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World T20 snapshots: Shambolic England face huge rebuilding operation

April 01, 2014 09:11 IST

World T20 snapshots: Shambolic England face huge rebuilding operation



Humbled 5-0 in the Ashes and overwhelmed in the One-day series in Australia, England's dismal winter ended in total ignominy when they bowed out of the World Twenty20 with an embarrassing 45-run defeat by the Netherlands on Monday.

England have lost 20 out of 25 international matches since flying into Australia in October and their new coach, due to be appointed next month, faces a huge task to restore morale and build a new team in all formats of the game.

"What a shambolic end to a shambolic performance to end a shambolic winter," former England fast bowler Jonathan Agnew told the BBC.

"English cricket is in the doldrums at the moment, that's an understatement."

Ashley Giles is the favourite to succeed Andy Flower as England head coach but since he was the man who oversaw the faltering World Twenty20 campaign in Bangladesh there must be serious doubts about his suitability for the role.

He was at a loss to explain the woeful performance against the Netherlands in which England hit only four boundaries and were bowled out for 88 chasing 134 for victory.

Whoever takes the reins must cope without batsman Kevin Pietersen and spinner Graeme Swann, two of the mainstays of a successful era for English cricket whose international careers are now over.

The future of Jonathan Trott is also in doubt after the normally dependable number three batsman left the Ashes tour following the first test suffering from a stress-related illness.

Image: Peter Borren of the Netherlands celebrates with Wesley Barresi and Tom Cooper after dismissing Moeen Ali of England during the ICC World Twenty20 match
Photographs: Gareth Copley/Getty Images


Dutch captain proud to unfurl Associates flag

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Netherlands' overwhelming World Twenty20 win against England on Monday was not just a proud moment for the Dutch but showcased the strength of associate cricket to the world, captain Peter Borren said.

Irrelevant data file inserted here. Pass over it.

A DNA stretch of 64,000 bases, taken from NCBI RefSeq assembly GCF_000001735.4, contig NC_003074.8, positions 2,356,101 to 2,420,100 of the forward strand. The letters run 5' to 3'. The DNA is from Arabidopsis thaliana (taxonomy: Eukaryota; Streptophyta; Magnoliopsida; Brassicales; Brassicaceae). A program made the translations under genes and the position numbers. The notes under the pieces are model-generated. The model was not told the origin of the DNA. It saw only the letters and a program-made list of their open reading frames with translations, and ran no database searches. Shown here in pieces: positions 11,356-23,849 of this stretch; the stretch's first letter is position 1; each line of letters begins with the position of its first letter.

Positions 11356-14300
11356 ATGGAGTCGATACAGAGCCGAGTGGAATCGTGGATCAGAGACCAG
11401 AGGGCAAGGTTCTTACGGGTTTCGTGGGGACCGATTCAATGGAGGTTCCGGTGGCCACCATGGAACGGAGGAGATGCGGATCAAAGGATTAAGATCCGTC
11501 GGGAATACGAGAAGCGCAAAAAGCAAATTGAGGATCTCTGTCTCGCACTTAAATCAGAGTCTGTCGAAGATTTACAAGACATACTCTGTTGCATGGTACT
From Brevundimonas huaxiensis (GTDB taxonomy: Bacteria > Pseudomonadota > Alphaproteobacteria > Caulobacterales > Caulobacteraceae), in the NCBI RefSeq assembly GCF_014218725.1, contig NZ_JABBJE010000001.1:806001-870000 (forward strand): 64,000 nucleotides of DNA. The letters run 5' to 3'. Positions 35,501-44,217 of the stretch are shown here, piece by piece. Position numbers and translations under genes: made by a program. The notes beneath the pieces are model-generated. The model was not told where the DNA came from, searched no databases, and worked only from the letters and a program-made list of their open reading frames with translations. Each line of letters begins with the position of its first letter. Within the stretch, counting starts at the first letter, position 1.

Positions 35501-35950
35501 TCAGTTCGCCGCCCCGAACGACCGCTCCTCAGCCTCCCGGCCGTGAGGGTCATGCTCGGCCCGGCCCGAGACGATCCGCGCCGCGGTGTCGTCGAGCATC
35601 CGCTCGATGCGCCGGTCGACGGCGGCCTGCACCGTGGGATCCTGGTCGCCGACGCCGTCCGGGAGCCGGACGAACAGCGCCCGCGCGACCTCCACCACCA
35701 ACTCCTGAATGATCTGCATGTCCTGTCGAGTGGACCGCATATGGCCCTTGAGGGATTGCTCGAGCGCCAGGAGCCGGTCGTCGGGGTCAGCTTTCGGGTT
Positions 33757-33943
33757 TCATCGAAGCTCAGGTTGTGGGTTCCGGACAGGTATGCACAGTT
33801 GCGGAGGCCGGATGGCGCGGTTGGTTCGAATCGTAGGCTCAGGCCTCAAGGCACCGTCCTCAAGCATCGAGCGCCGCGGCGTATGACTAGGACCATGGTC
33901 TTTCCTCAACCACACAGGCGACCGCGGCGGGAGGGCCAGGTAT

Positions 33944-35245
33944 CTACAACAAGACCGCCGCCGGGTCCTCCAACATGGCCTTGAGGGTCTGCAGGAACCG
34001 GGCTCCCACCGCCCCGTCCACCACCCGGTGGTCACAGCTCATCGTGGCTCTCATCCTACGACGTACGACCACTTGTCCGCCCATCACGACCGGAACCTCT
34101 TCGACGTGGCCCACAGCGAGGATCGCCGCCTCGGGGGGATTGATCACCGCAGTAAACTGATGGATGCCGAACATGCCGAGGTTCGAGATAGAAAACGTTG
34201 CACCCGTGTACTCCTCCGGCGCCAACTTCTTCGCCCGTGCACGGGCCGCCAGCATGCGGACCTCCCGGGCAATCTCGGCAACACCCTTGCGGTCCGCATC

The Dutch, who advanced to the super 10 stage through the qualifiers, bundled out England for 88 to hand their test playing opponents an embarrassing 45-run defeat in their final match in Chittagong.

Having themselves suffered the ignominy of being dismissed for a record low 39 against Sri Lanka a week ago, Borren was happy to have proved a point.

"I said that after we were bowled out for 39 against Sri Lanka. We are here representing all the associates," the all-rounder said.

"In the last three games we have done them proud and the last three games we have probably shown the strength of associate cricket."

Associate status for cricketing nations is the second tier of membership behind the 10 test-playing countries in the International Cricket Council.

"Tonight we were pretty much spot on for the whole innings with the ball and on the field. It was really nice way to finish the tournament," Borren said. "It was an achievement in itself for us to qualify for this stage.

"I think people back home will be pretty proud with our effort and we showed the cricketing world that we can play cricket."

After managing 133 for five in their 20 overs, Borren was not confident of repeating their win over England in the 2009 edition of the tournament.

"We sort of came into the second half of the game and thought we probably haven't got enough." he added.

"But I did ask the guys 'can we just put one last effort? We get on the plane tonight, can we leave everything out there?'

"We had some good plans and we executed them really well. I am really, really proud of the boys."

Image: Netherlands players celebrate after winning the match against England
Photographs: Gareth Copley/Getty Images

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Irked McCullum wants New Zealand to change

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New Zealand will return home for some serious soul searching and to discuss how they can finally win a limited-overs competition or next year's World Cup could end the same way as so many others, said captain Brendon McCullum.

McCullum's team were skittled out for 60 in their World Twenty20 match against Sri Lanka on Monday, a 59-run defeat ending their hopes of qualifying for the semi-finals in Bangladesh.

New Zealand have been perennial underachievers in tournaments, making six semi-finals at World Cups but never reaching a final.

They have qualified for just one World Twenty20 semi-final and their only success was at the Champions Trophy in 2000.

McCullum suggested New Zealand could be in for another frustrating 50-over World Cup next year, an event they co-host with Australia, if his side do not learn from their failures in Bangladesh.

"I said right at the outset we would have to play really well here. We're not good enough to only play at 80 percent," the skipper told reporters in Chittagong.

"There are some things that irked me through the tournament and I'll be addressing those later. Something's going to have to change at some stage otherwise we'll keep turning up at tournaments, winning a couple, losing a couple and never claiming any silverware."

Image: New Zealand's captain Brendon McCullum
Photographs: Andrew Biraj/Reuters

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